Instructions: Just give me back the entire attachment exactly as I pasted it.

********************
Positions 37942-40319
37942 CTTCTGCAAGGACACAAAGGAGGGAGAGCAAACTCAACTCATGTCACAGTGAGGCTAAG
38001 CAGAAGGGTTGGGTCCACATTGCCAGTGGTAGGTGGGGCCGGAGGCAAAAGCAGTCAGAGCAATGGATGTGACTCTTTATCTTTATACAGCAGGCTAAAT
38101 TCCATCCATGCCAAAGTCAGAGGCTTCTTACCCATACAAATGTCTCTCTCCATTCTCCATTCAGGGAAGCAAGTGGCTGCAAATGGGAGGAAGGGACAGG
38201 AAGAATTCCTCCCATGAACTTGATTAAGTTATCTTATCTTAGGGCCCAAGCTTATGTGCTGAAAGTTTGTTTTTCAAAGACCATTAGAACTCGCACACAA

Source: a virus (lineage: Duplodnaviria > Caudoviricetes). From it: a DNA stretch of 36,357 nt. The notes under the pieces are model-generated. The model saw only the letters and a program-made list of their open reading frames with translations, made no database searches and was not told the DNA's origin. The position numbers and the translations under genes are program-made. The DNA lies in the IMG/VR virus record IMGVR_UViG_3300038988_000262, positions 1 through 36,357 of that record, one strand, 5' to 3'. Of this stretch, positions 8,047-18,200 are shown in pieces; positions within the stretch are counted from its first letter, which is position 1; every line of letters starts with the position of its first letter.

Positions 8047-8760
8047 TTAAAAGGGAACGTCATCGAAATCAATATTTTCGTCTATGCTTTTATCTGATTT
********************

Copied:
Positions 37942-40319
37942 CTTCTGCAAGGACACAAAGGAGGGAGAGCAAACTCAACTCATGTCACAGTGAGGCTAAG
38001 CAGAAGGGTTGGGTCCACATTGCCAGTGGTAGGTGGGGCCGGAGGCAAAAGCAGTCAGAGCAATGGATGTGACTCTTTATCTTTATACAGCAGGCTAAAT
38101 TCCATCCATGCCAAAGTCAGAGGCTTCTTACCCATACAAATGTCTCTCTCCATTCTCCATTCAGGGAAGCAAGTGGCTGCAAATGGGAGGAAGGGACAGG
38201 AAGAATTCCTCCCATGAACTTGATTAAGTTATCTTATCTTAGGGCCCAAGCTTATGTGCTGAAAGTTTGTTTTTCAAAGACCATTAGAACTCGCACACAA

Source: a virus (lineage: Duplodnaviria > Caudoviricetes). From it: a DNA stretch of 36,357 nt. The notes under the pieces are model-generated. The model saw only the letters and a program-made list of their open reading frames with translations, made no database searches and was not told the DNA's origin. The position numbers and the translations under genes are program-made. The DNA lies in the IMG/VR virus record IMGVR_UViG_3300038988_000262, positions 1 through 36,357 of that record, one strand, 5' to 3'. Of this stretch, positions 8,047-18,200 are shown in pieces; positions within the stretch are counted from its first letter, which is position 1; every line of letters starts with the position of its first letter.

Positions 8047-8760
8047 TTAAAAGGGAACGTCATCGAAATCAATATTTTCGTCTATGCTTTTATCTGATTT